VENTANA WILD RIVERS PROPOSAL
the management plan. The process for developing comprehensive river management plans includes extensive public input.
Many protected rivers have private lands or inholdings within their corridors. Federal designation confers no additional authority over private lands or local land use, except to prohibit or limit federal permits or support for dams, diversions, and other water resource projects. Local zoning and land use regulations still apply to all private lands on protected rivers. Local governments may but are not required to adopt zoning and land use regulations that are complementary to the purposes of federal designation.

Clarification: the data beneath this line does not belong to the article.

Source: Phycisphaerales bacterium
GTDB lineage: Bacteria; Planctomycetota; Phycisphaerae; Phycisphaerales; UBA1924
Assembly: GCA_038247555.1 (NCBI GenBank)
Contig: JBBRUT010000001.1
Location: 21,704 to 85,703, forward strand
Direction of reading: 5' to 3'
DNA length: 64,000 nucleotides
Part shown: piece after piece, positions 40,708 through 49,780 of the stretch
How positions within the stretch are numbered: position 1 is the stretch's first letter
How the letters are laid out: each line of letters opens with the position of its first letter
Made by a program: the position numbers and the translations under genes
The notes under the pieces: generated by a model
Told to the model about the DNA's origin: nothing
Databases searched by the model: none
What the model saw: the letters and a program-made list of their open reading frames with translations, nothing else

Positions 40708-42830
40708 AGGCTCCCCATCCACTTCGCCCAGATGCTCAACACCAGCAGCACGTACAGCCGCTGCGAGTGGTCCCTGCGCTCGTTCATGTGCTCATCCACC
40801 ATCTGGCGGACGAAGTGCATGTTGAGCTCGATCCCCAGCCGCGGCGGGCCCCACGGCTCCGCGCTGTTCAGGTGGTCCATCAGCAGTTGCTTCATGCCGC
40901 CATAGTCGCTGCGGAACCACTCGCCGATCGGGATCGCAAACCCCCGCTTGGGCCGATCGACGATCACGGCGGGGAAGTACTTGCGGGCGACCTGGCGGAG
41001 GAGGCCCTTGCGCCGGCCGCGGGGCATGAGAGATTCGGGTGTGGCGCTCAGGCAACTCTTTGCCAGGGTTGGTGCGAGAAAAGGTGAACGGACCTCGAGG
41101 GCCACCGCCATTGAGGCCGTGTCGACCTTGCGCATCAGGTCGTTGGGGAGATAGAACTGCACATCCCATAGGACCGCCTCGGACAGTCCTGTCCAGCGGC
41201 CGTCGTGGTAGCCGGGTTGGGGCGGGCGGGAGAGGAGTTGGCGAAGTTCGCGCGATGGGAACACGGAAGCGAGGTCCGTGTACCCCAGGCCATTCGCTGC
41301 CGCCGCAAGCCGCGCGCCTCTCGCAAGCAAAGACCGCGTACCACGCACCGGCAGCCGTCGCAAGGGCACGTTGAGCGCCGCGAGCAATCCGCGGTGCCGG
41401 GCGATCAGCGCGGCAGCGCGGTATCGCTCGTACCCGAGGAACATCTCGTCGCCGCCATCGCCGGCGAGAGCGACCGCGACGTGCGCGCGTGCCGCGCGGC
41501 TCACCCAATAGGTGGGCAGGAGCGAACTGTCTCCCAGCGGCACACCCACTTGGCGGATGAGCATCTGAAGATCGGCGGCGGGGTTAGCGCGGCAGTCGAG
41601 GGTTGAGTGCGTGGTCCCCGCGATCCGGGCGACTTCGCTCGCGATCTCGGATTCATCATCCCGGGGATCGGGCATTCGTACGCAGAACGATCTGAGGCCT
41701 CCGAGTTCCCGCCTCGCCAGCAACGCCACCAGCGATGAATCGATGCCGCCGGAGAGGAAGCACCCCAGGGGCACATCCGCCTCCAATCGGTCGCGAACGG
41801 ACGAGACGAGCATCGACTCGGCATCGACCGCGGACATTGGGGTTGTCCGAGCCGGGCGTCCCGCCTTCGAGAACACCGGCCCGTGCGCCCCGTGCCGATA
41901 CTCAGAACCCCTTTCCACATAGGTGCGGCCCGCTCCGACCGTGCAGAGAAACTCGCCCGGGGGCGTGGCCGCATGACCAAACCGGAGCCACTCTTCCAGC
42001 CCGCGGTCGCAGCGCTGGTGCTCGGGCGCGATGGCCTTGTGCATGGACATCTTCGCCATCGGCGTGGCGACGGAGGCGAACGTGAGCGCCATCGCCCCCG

Federal agencies may pay fair market value to acquire private property from willing sellers along designated rivers. No private lands have ever been condemned on a Wild & Scenic River in California. Federal condemnation authority on designated rivers is actually limited in comparison to pre-designation authority. Fee title condemnation is prohibited if 50 percent or more of the designated river corridor is already public land. Scenic easements may be condemned to prevent inappropriate development along protected rivers. All of the rivers proposed for designation in the Ventana Wild Rivers Campaign are more than 50 percent public. But as a practical matter, the use of condemnation is limited because it is politically unpopular and most federal agencies do not have funding to condemn private property.